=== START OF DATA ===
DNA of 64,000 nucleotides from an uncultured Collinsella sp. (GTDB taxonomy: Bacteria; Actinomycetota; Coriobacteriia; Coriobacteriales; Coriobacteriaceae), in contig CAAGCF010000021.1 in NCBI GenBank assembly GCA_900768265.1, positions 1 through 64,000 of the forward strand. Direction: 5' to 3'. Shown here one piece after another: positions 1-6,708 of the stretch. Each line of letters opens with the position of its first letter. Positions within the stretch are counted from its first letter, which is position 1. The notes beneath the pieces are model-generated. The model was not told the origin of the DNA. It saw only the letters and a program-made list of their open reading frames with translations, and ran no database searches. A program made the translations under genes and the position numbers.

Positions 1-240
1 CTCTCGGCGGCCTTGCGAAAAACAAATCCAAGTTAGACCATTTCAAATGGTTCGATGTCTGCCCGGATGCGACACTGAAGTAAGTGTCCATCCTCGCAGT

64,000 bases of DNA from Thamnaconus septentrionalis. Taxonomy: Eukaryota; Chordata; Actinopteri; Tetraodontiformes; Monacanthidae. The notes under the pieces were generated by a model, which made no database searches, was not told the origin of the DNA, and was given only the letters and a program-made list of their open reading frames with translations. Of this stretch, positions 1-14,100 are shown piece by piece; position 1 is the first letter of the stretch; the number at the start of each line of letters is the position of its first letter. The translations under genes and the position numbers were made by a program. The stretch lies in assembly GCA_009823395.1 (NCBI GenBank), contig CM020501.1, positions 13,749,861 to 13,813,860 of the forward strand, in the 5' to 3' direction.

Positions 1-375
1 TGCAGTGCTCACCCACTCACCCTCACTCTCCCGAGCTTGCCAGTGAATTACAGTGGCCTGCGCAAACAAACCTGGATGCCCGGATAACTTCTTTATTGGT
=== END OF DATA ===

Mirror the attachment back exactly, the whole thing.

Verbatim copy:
DNA of 64,000 nucleotides from an uncultured Collinsella sp. (GTDB taxonomy: Bacteria; Actinomycetota; Coriobacteriia; Coriobacteriales; Coriobacteriaceae), in contig CAAGCF010000021.1 in NCBI GenBank assembly GCA_900768265.1, positions 1 through 64,000 of the forward strand. Direction: 5' to 3'. Shown here one piece after another: positions 1-6,708 of the stretch. Each line of letters opens with the position of its first letter. Positions within the stretch are counted from its first letter, which is position 1. The notes beneath the pieces are model-generated. The model was not told the origin of the DNA. It saw only the letters and a program-made list of their open reading frames with translations, and ran no database searches. A program made the translations under genes and the position numbers.

Positions 1-240
1 CTCTCGGCGGCCTTGCGAAAAACAAATCCAAGTTAGACCATTTCAAATGGTTCGATGTCTGCCCGGATGCGACACTGAAGTAAGTGTCCATCCTCGCAGT

64,000 bases of DNA from Thamnaconus septentrionalis. Taxonomy: Eukaryota; Chordata; Actinopteri; Tetraodontiformes; Monacanthidae. The notes under the pieces were generated by a model, which made no database searches, was not told the origin of the DNA, and was given only the letters and a program-made list of their open reading frames with translations. Of this stretch, positions 1-14,100 are shown piece by piece; position 1 is the first letter of the stretch; the number at the start of each line of letters is the position of its first letter. The translations under genes and the position numbers were made by a program. The stretch lies in assembly GCA_009823395.1 (NCBI GenBank), contig CM020501.1, positions 13,749,861 to 13,813,860 of the forward strand, in the 5' to 3' direction.

Positions 1-375
1 TGCAGTGCTCACCCACTCACCCTCACTCTCCCGAGCTTGCCAGTGAATTACAGTGGCCTGCGCAAACAAACCTGGATGCCCGGATAACTTCTTTATTGGT